I think you're asking about character literals in OCaml. They are defined in Section 6.1 of the OCaml manual.
For single quote you can write
'\039'. All of these are equivalent. All character literals are written in single quotes--there's no form beginning with a percent (
Regular expressions in ocamllex can contain character literals (as above), which denote single characters, or string literals (in double quotes), which denote a sequence of characters. String literals follow the same pattern as character literals. A string containing just a single quote would be
I hope this helps.
"\x09" are the same when considered as regular expressions. A set with one thing in it denotes the same thing as that one thing by itself. Similarly, a sequence of length 1 is the same as just the one thing.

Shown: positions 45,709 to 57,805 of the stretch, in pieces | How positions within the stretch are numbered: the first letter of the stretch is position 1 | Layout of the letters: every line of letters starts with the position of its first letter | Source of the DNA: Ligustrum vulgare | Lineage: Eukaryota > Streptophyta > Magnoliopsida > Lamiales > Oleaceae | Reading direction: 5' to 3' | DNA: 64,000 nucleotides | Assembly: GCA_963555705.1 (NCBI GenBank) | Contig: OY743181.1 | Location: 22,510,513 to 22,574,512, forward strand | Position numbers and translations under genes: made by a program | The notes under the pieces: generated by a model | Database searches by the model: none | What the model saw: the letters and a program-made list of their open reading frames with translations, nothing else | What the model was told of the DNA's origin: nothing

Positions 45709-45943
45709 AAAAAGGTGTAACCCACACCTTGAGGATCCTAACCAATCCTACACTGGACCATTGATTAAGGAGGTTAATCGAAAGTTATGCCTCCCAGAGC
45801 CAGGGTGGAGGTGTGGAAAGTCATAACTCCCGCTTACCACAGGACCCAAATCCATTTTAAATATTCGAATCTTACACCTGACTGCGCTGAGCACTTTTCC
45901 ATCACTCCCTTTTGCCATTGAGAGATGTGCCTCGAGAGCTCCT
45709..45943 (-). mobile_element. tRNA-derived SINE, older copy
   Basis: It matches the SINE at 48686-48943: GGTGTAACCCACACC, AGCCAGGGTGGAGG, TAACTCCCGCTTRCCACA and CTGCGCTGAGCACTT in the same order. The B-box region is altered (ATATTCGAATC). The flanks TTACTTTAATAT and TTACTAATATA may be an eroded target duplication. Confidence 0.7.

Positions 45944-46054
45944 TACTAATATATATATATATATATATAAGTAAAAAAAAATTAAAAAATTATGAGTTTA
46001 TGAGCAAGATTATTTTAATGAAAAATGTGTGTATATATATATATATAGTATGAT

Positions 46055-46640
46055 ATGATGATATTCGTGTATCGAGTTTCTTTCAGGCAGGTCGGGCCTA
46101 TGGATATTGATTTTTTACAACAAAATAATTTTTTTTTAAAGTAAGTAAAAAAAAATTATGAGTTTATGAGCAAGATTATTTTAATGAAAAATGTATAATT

The value 0x3000 in Unicode represents an "Ideographic Space" (used in Chinese, Japanese, and Korean I guess). Handling Unicode in OCaml is a whole other topic. There is a Unicode library for OCaml called Camomile. I've never used it, but it is well regarded from what I've seen. I don't think ocamllex works with Unicode. Just googling quickly I see a lexer generator named ulex that handles Unicode. There are probably others, this is just the top Google hit.
(Whoops, I see Jonathan Protzenko already recommended ulex. Sorry for extra noise.)